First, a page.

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Cultural Studies of Science Education




Alterity is a concept with an extensive yet elusive history. Popularly conceived of as radical difference and Otherness, I identify alterity as the source of much of the virulent forms of racism, sexism, islamophobia, and other dichotomies in society that pit one group against another. Coming out of the tradition of critical qualitative inquiry, I offer a genealogy of the concept of alterity through various contexts and disciplines with a focus on its use in traditional Western philosophy. Within this tradition, the alteric relationship between the Self and the Other was typified by a preeminence bestowed upon the Self and an adversarial, totalizing posture taken toward the Other. Relying on a hermeneutic methodology, I theorize the development of alterity within this tradition as the root of the Eurocentric project of hegemony and subjugation that has culminated in and solidified White supremacy and that manifest today as Trump era articulations of racism and nativism in American society. Detailing the early twentieth century postmodern turn in Western philosophy which rehabilitated the Other from the tyranny of the Self, I use that history as a model for reclaiming the racial, cultural, and religious Others that continue to be marginalized throughout American society. Enlisting the notion of borderlands from border pedagogy, the ethics of care of Emmanuel Levinas, and the tenets of critical qualitative inquiry, I argue for a deliberate and focused project of activist research and critical pedagogy to not only rehabilitate and give voice to marginalized groups but to also deterritorialize the borderlands between the Self of White society and those who have been Othered by White society.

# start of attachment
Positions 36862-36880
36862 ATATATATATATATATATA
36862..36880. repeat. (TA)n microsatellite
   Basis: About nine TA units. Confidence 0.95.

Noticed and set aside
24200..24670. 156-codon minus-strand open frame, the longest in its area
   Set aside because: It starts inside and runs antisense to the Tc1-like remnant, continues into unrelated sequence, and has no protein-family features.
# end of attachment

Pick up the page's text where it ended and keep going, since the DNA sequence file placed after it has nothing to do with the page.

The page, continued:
Georgia Southern University faculty member, E. Anthony Muhammad authored The Concept of Alterity: Its Usage and Its Relevance for Critical Qualitative Researchers in the Era of Trump.


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